First, best, greatest? Women and the philosophical canon

Margaret Cavendish was the first science fiction writer. Mary Wollstonecraft was the first feminist. And, according to this post that popped up on my twitterfeed this morning, Teresa of Ávila was the first to…well, it’s not actually all that clear.

The title of the post is “One of Descartes’ most famous ideas was first articulated by a woman”, and it’s based around a recent journal article by Christia Mercer. The Mercer article itself argues that there are significant methodological parallels between Descartes’ Meditations and Teresa’s Interior Castle which have hitherto gone unnoticed and suggest a line of influence. Mercer sets both texts within the context of “the meditative tradition that developed in late medieval and early modern Europe, a tradition to which women significantly contributed” (Mercer 2016), and argues that both stand out in their use of “the deceiver strategy” as an epistemological tool. In doing so, Mercer wants both to rehabilitate Teresa as a philosopher (not merely a “mystic”) and to draw attention to the originality of both her and Descartes’ uses of the meditative genre. It’s not clear to me, though, that Mercer is being so bold as to claim that Teresa was the first to use the “deceiver strategy”.

Regardless of Mercer’s actual claims in her paper, I have a real problem with the way that the Quartz post frames it. It’s the same problem I have with the claims I gave at the beginning of this post – Cavendish as originator of sci-fi, Wollstonecraft as originator of feminism. These claims, and the claim in the post that “it’s clear that Descartes’ work was shaped not by a great man, but a great woman” (Goldhill 2017), are part of an approach to women’s involvement in intellectual history or the history of philosophy which values them inasmuch as they can be claimed as the first, the best, or the most influential on some established canonical figure. This approach seems to pop up at its most reductive in posts like the one under discussion – articles aimed at the public offering a gee-whiz click-baity “this woman was the first person to do this thing and the only reason you don’t know is sexism” account of women thinkers.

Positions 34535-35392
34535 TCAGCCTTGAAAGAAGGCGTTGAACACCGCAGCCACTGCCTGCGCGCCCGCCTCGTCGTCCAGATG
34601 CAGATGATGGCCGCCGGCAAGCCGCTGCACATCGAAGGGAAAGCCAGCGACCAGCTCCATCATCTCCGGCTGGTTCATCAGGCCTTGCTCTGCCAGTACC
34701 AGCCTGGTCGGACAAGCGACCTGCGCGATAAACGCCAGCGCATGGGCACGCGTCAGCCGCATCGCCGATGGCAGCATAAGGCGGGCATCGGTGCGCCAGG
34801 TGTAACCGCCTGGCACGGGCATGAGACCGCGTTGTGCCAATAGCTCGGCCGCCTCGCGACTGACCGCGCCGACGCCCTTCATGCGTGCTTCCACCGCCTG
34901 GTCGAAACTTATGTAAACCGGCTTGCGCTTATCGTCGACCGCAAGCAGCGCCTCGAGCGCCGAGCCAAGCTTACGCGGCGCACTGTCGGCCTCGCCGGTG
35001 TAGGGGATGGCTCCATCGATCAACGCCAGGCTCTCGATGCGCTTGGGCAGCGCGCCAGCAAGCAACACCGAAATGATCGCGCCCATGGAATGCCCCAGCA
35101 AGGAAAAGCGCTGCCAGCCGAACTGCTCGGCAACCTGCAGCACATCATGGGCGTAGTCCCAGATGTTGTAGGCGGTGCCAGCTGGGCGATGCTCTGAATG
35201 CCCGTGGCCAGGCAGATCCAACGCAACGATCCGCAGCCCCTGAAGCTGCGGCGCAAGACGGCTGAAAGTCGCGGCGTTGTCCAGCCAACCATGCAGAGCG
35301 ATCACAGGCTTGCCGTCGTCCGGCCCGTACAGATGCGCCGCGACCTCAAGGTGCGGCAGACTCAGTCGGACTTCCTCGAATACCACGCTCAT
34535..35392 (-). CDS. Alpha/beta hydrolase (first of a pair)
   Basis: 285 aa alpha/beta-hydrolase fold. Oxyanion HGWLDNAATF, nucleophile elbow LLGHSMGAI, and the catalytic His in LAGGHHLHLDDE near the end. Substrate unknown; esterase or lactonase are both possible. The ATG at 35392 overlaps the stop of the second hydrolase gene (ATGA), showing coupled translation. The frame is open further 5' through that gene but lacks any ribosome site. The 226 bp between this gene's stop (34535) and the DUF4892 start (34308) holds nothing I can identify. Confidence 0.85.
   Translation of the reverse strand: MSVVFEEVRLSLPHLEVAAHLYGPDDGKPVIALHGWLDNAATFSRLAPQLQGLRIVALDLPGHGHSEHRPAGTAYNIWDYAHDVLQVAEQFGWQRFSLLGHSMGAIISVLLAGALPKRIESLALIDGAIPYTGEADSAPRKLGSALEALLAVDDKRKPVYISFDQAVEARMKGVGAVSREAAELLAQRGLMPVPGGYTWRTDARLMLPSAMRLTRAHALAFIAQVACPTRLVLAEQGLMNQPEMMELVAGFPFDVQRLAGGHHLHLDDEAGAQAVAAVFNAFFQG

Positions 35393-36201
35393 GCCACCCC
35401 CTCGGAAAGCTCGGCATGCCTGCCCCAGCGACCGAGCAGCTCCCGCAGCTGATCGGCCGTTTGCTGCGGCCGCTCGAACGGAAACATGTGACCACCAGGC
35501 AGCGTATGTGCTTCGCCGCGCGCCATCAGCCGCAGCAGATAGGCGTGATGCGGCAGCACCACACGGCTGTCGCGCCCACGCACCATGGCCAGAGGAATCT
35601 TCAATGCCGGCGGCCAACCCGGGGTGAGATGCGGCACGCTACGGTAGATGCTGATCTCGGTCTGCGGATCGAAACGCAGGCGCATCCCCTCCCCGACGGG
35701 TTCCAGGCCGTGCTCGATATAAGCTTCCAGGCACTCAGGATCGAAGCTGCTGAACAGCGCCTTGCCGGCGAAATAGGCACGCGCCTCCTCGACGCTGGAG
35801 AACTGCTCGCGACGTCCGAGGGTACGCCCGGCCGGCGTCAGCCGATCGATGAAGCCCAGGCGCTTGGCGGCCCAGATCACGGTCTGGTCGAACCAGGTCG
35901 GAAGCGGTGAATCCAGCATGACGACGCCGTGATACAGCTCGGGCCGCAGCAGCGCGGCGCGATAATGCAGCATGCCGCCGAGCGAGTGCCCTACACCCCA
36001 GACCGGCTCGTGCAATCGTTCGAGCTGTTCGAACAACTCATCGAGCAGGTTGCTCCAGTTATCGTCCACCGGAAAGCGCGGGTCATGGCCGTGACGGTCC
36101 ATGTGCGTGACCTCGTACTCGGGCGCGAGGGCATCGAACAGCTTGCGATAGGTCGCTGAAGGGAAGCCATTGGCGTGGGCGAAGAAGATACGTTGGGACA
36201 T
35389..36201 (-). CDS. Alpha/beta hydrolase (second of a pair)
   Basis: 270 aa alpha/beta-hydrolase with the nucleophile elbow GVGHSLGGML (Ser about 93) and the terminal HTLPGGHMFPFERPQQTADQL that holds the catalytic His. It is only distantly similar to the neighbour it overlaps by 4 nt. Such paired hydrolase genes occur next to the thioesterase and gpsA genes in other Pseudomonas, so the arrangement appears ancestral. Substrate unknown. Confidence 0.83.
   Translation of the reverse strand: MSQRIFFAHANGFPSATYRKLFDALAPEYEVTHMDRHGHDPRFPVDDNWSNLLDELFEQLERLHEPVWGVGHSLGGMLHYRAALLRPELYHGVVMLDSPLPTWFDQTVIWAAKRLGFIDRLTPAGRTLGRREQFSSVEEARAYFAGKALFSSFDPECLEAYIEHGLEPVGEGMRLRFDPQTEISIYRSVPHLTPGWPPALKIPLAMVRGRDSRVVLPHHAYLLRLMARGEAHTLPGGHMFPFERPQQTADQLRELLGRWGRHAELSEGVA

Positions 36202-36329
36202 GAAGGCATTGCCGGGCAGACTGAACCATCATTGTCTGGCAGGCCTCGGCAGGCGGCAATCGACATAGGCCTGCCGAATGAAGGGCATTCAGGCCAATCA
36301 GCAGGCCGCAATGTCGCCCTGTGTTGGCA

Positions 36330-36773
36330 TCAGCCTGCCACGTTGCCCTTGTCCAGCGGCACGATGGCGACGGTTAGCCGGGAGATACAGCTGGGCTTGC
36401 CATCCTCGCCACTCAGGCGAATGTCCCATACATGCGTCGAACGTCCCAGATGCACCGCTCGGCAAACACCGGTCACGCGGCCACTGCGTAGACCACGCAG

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Turning points: chance and decisions in the academic journey

Six and a half years ago – can it really be so many? – I was making decisions about where to apply to university as an undergraduate. At the time, I was one of those slightly odd teenagers who was weirdly into party politics. The sort that wants to be an MP one day, and goes on marches with the Young Labour faction (see this post’s picture). Pretty embarrassing to look back on. Anyway, I wanted to study politics at university. I also knew I wanted to apply to Oxford. So I applied for Philosophy Politics and Economics (PPE) at Oxford, and for straight Politics degrees at my other four choices. (Which were LSE, Leeds, Edinburgh and Queen Mary, incidentally). I got into Oxford. I did PPE.

I’m now doing a PhD researching early modern women philosophers. I also don’t want to be an MP any more, and in general try to distance myself from my seventeen-year-old-self as much as possible. What I find a little alarming and destabilising to think about, though, is this: if I hadn’t been lucky enough to get into Oxford back in late 2010, if I hadn’t ended up studying PPE rather than straight Politics, I wouldn’t be where I am now. I wouldn’t have taken a paper in Early Modern Philosophy: indeed, the closest I would have come to philosophy at all might have been a political theory course.

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